This handsome book presents three decades of artwork by John Alexander (b. 1945), who draws upon the rich imagery of his East Texas heritage to create art with a national impact. A native of Beaumont, a Gulf Coast oil and fishing-industry town, Alexander grew up in a region heavily influenced by Cajun, Creole, and African-American cultures. Early in his career, Alexander produced visionary landscapes and feverish, often self-revealing drawings that incorporated the imagery of the bayou. By the mid-1980s, the scale of his oil paintings had increased, and his landscapes had assumed a more hallucinatory character. The authors show how the artist's frenetic expressionism gave way to an interest in figuration and narrative, and how his approach to genre painting gave voice to his outrage at social injustice. In tracing the evolution of Alexander's work, the authors also explore the enduring theme of the natural environment and its depredation.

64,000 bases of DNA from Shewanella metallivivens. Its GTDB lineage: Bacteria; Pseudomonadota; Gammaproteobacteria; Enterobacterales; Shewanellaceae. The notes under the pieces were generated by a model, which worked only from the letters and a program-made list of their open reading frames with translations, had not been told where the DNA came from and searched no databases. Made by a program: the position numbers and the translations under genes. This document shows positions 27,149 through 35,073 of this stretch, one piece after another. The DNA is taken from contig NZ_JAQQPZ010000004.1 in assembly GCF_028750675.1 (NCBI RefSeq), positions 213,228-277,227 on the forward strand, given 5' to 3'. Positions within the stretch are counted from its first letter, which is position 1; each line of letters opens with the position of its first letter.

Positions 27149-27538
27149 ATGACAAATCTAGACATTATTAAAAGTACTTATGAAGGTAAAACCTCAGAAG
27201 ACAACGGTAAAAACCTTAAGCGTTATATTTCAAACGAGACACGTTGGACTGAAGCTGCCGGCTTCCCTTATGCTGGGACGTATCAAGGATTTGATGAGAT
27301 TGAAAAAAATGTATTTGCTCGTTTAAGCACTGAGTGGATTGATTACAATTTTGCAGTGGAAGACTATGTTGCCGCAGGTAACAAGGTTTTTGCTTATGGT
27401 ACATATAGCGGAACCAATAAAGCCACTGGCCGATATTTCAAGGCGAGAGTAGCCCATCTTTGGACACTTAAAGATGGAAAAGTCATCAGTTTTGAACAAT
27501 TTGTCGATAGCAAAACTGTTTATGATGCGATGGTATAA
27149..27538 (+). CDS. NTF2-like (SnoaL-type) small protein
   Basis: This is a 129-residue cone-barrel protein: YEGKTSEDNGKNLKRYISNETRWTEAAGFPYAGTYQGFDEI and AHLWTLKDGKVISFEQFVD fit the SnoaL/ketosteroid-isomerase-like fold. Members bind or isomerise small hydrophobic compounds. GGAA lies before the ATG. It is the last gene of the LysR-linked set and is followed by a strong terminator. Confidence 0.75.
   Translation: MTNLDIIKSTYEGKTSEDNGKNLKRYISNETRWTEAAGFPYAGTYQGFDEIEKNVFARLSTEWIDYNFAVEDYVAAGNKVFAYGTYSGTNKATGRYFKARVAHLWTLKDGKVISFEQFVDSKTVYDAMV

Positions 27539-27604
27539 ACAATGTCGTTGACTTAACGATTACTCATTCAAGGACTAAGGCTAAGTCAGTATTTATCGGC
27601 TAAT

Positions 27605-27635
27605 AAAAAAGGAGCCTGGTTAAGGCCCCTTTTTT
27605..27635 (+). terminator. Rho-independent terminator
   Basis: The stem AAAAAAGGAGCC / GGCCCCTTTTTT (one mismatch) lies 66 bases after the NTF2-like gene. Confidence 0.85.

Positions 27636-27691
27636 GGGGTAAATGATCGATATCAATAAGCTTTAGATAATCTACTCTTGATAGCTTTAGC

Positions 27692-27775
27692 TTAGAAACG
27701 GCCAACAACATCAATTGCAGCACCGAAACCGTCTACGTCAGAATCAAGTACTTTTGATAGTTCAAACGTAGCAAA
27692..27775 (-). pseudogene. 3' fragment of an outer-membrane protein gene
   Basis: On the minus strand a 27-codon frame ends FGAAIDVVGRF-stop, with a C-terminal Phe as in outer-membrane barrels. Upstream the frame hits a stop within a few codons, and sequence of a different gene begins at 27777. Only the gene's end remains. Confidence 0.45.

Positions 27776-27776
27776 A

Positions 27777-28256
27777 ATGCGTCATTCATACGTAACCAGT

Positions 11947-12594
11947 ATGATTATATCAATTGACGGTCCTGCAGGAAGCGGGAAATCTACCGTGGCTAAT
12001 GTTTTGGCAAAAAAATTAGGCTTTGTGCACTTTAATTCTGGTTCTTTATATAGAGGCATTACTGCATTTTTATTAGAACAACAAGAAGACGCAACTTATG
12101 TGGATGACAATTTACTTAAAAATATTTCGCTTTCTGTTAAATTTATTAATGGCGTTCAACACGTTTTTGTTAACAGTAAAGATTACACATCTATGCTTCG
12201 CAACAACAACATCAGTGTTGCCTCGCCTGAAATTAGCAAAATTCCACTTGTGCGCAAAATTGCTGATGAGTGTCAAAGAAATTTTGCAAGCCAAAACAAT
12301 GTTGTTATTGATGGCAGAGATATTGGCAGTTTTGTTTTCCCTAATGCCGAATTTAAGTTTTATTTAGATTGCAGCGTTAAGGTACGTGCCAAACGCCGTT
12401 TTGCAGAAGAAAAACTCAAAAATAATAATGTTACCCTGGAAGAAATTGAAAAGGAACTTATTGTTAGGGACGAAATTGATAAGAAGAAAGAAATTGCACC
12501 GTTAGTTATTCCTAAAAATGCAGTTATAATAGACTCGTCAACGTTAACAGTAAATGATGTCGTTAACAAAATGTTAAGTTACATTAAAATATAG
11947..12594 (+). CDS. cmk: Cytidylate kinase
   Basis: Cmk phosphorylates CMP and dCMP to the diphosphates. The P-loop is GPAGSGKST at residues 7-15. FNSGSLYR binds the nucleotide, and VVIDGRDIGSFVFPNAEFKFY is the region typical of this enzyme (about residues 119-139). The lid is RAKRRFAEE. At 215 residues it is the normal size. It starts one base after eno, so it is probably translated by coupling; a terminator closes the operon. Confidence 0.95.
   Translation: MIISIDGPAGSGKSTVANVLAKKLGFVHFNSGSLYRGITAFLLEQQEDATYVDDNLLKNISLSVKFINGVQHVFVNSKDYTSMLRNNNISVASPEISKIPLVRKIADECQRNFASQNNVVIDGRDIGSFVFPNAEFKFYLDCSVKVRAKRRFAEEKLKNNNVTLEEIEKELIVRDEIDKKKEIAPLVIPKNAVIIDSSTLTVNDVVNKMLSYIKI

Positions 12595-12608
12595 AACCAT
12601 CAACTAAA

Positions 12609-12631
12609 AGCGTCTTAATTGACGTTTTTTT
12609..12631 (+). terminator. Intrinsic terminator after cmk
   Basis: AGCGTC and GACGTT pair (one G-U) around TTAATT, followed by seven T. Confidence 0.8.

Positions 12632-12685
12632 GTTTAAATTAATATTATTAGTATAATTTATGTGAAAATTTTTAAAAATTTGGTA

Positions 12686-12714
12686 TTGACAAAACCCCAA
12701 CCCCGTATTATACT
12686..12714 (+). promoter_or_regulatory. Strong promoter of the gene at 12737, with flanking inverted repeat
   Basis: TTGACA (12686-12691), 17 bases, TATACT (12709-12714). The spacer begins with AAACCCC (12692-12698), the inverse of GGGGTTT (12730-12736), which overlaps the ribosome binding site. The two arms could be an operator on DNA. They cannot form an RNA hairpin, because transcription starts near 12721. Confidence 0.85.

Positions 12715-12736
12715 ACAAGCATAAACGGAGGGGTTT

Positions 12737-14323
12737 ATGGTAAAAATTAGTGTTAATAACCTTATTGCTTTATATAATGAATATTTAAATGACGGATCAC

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Published January 1, 2007
by Museum / Yale University Press.
Biographies & Memoirs, Health, Fitness & Dieting, History, Arts & Photography.